More kids than ever before are crossing the southern U.S. border from Central America and Mexico, swamping border stations, requiring the opening of emergency shelters and prompting President Barack Obama to ask Congress for $3.7 billion to cover costs. But it’s not the first time children have ventured to America seeking refuge from disaster, war, violence or political turmoil, requiring government or private intervention. Here's a look back:
KINDERTRANSPORT: Following Kristallnacht, attempts were made to rescue Jewish children who were sent to various countries. The British accepted some 10,000 unaccompanied Jewish children under what was called the “Kindertransport," which took place mostly between 1938 and 1940. The United States, with its strict immigration laws and lack of congressional support for assisting Jewish refugees that reflected the anti-Semitic views of some voters, opened its doors to only about 1,000 or so children from Nazi-occupied countries and did so largely through private groups rather than through an organized government effort.
PEDRO PAN: More than 14,000 youths arrived in the U.S. from Cuba over nearly two years from December 1961 to October 1962. Many were sent by parents who opposed the Castro regime and feared for their children’s future, a fear that may have been further fostered by U.S. propaganda. The exodus, which has come to be known as Operation Pedro Pan, was coordinated by the Catholic Church and aided by the U.S. government, which granted visa waivers and provided money for the children’s resettlement. Pedro Pan has been considered the largest exodus of children to the United States. Some were reunited with parents or family in the U.S.; most of the Cuban children stayed. Former U.S. Sen. Mel Martinez, a Florida Republican, came to America through the Pedro Pan program.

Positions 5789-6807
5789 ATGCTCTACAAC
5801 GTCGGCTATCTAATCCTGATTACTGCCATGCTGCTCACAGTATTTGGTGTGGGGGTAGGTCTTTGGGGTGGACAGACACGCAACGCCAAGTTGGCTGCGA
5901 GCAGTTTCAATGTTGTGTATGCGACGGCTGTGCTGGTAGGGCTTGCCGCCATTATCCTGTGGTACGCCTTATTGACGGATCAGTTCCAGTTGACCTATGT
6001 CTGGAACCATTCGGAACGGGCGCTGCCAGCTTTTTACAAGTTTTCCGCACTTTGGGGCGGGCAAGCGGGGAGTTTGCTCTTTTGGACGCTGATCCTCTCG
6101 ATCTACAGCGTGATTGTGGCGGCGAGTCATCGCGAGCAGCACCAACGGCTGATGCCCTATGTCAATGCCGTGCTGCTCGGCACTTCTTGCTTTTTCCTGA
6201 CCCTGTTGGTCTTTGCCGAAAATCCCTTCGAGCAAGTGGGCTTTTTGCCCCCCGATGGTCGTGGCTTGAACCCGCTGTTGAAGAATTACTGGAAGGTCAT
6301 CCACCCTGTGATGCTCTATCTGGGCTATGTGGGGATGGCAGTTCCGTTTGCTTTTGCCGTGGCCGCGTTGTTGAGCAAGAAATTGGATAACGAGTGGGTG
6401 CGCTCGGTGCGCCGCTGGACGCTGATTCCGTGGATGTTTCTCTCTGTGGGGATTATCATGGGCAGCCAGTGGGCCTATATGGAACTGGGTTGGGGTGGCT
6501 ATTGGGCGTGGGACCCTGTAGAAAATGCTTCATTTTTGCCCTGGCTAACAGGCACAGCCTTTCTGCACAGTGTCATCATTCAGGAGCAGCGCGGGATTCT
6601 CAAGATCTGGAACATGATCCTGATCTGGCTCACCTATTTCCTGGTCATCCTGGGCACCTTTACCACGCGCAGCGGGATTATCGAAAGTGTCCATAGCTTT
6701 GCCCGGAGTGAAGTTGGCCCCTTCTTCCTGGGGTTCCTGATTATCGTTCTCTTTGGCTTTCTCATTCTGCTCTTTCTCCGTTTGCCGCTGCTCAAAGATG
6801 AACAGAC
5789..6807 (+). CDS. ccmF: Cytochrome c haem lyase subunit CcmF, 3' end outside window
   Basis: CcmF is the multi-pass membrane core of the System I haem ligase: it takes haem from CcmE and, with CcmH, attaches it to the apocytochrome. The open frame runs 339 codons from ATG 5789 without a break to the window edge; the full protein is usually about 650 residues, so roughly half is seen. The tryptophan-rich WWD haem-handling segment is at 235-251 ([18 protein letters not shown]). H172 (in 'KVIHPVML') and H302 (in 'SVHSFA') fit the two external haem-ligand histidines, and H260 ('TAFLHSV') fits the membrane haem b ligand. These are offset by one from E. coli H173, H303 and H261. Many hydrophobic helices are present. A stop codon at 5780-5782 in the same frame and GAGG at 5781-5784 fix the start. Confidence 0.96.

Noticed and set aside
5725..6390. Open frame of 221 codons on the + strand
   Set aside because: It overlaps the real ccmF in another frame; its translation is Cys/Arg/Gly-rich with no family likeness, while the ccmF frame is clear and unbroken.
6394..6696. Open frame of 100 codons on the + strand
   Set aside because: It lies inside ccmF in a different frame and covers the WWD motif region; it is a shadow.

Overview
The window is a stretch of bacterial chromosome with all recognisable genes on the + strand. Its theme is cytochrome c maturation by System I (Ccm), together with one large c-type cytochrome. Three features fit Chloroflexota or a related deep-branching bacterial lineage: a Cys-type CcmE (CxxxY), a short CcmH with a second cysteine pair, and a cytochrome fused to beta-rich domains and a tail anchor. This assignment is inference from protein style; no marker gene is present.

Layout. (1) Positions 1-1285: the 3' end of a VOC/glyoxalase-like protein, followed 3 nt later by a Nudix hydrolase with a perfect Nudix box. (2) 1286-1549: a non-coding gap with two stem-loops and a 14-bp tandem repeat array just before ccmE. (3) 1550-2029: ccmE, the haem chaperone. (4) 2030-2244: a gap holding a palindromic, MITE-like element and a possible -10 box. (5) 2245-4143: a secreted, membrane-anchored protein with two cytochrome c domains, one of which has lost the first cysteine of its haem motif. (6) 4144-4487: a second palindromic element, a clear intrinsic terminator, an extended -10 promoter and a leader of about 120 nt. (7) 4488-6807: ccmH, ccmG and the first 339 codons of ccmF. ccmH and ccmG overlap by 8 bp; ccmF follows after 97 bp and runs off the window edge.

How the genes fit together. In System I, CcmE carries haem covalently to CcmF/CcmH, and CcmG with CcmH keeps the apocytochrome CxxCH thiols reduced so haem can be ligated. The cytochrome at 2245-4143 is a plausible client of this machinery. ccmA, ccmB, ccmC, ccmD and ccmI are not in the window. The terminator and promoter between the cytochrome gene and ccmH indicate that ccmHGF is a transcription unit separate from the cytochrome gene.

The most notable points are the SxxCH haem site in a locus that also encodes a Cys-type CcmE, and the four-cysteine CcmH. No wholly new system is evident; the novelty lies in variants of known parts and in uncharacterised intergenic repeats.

OPERATION BABYLIFT: The fall of Saigon in Vietnam was just weeks away in April 1975 -- but on April 2 of that year, on a directive from then-President Gerald Ford, the U.S. was to fly thousands of Vietnamese orphans to America. The U.S. government provided $2 million for 30 flights known as Operation Babylift. The first flight out, a military cargo plane, crashed, killing many children aboard, but the airlift continued with most of more than 4,000 children being transported on later flights to the U.S. Some went to Canada. Although the children were believed to be orphans at the time, some parents who followed later took legal action to get their children back.
HAITI EARTHQUAKE: The United States airlifted what were believed to be orphaned children out of Haiti following the 2010 catastrophic earthquake there. President Barack Obama’s administration granted “humanitarian parole” to at least 1,000 Haitian children, many of whom were believed to be in the process of being adopted when the earthquake struck. The airlift drew some criticism, raising questions such as whether all the children were orphans or parental rights were knowingly relinquished. In the end, though, most of the children joined adoptive families.
First published July 15 2014, 5:19 AM
Suzanne Gamboa is a senior writer for NBCNews.com. She started in January 2014. Gamboa is responsible for editing, reporting and writing stories about Latinos and how the population's expansion is reshaping the U.S. Gamboa joined NBCNews.com from NBC Latino, where she was political editor, responsible for writing, editing and assigning political coverage.
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Prior to her role at NBC Latino, Gamboa had worked 13 years in the Washington, D.C. bureau of The Associated Press, where she covered politics, immigration and border and U.S.-Mexico issues, veterans, the Texas congressional delegation and most recently race and ethnicity, a beat she helped build. She also worked at the AP in Texas and at the Austin American-Statesman.
Gamboa lives in Washington, D.C.